When is the time right to hire a CFO?
If you’re like most start-ups, your typical G&A back-end is comprised of a part-time bookkeeper, QuickBooks accounting application, and TriNet to handle payroll & benefits. The business ‘modeling’ is done by the founder or early employee who took a couple finance classes in college. You are able to get by for the timing being, and for now, this is probably the right solution. But as your venture grows, you soon realize that your budding venture needs more attention than your bookkeeper or TriNet are able to provide. But when is the right time to bring in more financial expertise, to address more complex issues that occur naturally as your company grows? When is the right time to manage these different G&A areas in a centralized manner?
In my experience, a start-up will generally need CFO talent around the time they raise a Series A round of financing. And accordingly to MatterMark, based on YTD data through Q3 2015, the median size Series A round was $6.5M, up 63% from $4M from the year before. In addition, the VCs, who are backing the company, will generally ask the company to seek out that talent after the close of the Series A.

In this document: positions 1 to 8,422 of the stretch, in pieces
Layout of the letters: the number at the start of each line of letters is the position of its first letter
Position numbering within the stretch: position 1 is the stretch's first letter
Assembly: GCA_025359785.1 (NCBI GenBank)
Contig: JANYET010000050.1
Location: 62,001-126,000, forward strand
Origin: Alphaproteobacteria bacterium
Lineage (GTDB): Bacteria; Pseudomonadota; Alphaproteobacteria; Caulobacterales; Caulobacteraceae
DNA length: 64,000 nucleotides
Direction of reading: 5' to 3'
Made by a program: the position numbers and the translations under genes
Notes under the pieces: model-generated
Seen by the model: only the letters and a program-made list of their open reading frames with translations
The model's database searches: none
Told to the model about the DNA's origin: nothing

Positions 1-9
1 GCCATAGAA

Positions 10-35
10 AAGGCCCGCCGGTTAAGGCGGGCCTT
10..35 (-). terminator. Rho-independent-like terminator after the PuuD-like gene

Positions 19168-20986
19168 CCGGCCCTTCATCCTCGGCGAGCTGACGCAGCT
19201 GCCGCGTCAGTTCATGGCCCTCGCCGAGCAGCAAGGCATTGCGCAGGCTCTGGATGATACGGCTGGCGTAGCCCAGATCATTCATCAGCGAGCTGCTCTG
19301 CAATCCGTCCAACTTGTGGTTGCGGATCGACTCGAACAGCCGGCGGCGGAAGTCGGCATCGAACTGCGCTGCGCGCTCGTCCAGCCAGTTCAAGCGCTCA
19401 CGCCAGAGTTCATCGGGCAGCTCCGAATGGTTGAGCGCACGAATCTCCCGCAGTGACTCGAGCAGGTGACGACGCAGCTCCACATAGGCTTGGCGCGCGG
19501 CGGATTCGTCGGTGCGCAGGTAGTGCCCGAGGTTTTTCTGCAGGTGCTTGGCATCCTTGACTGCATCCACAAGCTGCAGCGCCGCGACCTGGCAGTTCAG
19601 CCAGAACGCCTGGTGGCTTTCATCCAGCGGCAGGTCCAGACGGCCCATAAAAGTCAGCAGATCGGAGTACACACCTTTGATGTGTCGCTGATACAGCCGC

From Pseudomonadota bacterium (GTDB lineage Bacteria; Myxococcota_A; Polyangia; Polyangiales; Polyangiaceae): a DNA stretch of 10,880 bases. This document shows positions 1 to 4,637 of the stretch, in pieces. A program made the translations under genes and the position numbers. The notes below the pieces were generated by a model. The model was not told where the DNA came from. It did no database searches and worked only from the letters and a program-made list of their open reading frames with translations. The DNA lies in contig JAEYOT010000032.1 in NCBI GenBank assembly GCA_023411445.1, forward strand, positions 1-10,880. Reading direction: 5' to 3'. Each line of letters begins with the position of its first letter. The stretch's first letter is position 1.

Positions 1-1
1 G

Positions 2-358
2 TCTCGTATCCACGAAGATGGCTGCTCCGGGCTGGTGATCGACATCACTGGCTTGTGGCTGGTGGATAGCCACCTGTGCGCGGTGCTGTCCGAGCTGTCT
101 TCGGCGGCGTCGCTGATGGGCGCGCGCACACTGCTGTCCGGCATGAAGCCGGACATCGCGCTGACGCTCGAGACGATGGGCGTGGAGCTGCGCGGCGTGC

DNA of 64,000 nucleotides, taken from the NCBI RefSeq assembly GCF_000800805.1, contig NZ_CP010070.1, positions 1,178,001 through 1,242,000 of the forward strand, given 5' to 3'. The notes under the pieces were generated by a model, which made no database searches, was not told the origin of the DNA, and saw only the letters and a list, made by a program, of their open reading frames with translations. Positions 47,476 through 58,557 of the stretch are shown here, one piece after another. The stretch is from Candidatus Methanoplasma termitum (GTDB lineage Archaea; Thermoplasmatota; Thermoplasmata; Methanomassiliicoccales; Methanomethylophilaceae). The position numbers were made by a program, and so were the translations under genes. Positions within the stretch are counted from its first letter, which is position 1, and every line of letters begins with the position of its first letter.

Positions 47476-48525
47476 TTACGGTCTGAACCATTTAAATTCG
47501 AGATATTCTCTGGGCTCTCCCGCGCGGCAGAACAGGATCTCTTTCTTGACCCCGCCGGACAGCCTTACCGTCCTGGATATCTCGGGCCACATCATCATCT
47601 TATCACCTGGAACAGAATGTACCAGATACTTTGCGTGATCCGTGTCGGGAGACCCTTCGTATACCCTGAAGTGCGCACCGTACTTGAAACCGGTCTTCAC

But CFOs are expensive and they generally expect equity, in addition to their on target earnings. And as a result, companies will delay that hire until later funding rounds. I think this tends to happen because companies are only thinking of the position a full time employee. And while that logic is fiscally responsible, I would encourage companies to consider hiring earlier, but on a part time basis.
Interim or “fractional” CFOs are a great alternative to full time CFOs because can help implement technology, processes, and procedures in the earlier stages that will scale as the companies grows. As a result, they help companies avoid future financial issues (i.e., employee stock options) because they are involved early enough to influence the outcome.
Finally, interim CFOs bring real expertise and experience to early stage companies. In addition, seasoned CFOs have usually seen enough in his/her career to offer advice and counsel on how to approach problems, as well as anticipate the company's future G&A needs, even before they become obvious.